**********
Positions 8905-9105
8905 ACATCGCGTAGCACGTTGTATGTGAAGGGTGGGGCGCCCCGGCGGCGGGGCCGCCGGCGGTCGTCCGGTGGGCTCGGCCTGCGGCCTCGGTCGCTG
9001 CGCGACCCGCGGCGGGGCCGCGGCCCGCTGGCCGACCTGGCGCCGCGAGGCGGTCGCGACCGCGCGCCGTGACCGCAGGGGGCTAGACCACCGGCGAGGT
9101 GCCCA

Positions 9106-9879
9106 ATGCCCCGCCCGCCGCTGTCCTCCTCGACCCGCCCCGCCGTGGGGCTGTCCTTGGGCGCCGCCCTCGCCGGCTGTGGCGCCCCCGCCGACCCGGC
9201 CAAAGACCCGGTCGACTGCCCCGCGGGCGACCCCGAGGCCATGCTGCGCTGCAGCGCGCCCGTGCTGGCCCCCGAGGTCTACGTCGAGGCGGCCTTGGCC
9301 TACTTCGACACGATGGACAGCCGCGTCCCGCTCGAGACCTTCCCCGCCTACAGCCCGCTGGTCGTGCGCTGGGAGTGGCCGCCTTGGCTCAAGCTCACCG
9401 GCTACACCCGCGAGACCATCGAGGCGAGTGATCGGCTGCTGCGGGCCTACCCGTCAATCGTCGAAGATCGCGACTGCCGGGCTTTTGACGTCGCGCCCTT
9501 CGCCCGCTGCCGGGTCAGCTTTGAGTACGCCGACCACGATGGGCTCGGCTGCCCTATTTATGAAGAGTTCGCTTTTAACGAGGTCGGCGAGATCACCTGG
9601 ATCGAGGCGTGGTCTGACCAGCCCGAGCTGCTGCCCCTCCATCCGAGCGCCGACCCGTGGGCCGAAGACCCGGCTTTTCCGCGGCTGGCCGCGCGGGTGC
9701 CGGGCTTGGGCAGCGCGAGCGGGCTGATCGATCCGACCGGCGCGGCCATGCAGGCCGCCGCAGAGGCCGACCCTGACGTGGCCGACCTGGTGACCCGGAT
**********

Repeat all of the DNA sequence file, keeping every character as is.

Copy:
Positions 8905-9105
8905 ACATCGCGTAGCACGTTGTATGTGAAGGGTGGGGCGCCCCGGCGGCGGGGCCGCCGGCGGTCGTCCGGTGGGCTCGGCCTGCGGCCTCGGTCGCTG
9001 CGCGACCCGCGGCGGGGCCGCGGCCCGCTGGCCGACCTGGCGCCGCGAGGCGGTCGCGACCGCGCGCCGTGACCGCAGGGGGCTAGACCACCGGCGAGGT
9101 GCCCA

Positions 9106-9879
9106 ATGCCCCGCCCGCCGCTGTCCTCCTCGACCCGCCCCGCCGTGGGGCTGTCCTTGGGCGCCGCCCTCGCCGGCTGTGGCGCCCCCGCCGACCCGGC
9201 CAAAGACCCGGTCGACTGCCCCGCGGGCGACCCCGAGGCCATGCTGCGCTGCAGCGCGCCCGTGCTGGCCCCCGAGGTCTACGTCGAGGCGGCCTTGGCC
9301 TACTTCGACACGATGGACAGCCGCGTCCCGCTCGAGACCTTCCCCGCCTACAGCCCGCTGGTCGTGCGCTGGGAGTGGCCGCCTTGGCTCAAGCTCACCG
9401 GCTACACCCGCGAGACCATCGAGGCGAGTGATCGGCTGCTGCGGGCCTACCCGTCAATCGTCGAAGATCGCGACTGCCGGGCTTTTGACGTCGCGCCCTT
9501 CGCCCGCTGCCGGGTCAGCTTTGAGTACGCCGACCACGATGGGCTCGGCTGCCCTATTTATGAAGAGTTCGCTTTTAACGAGGTCGGCGAGATCACCTGG
9601 ATCGAGGCGTGGTCTGACCAGCCCGAGCTGCTGCCCCTCCATCCGAGCGCCGACCCGTGGGCCGAAGACCCGGCTTTTCCGCGGCTGGCCGCGCGGGTGC
9701 CGGGCTTGGGCAGCGCGAGCGGGCTGATCGATCCGACCGGCGCGGCCATGCAGGCCGCCGCAGAGGCCGACCCTGACGTGGCCGACCTGGTGACCCGGAT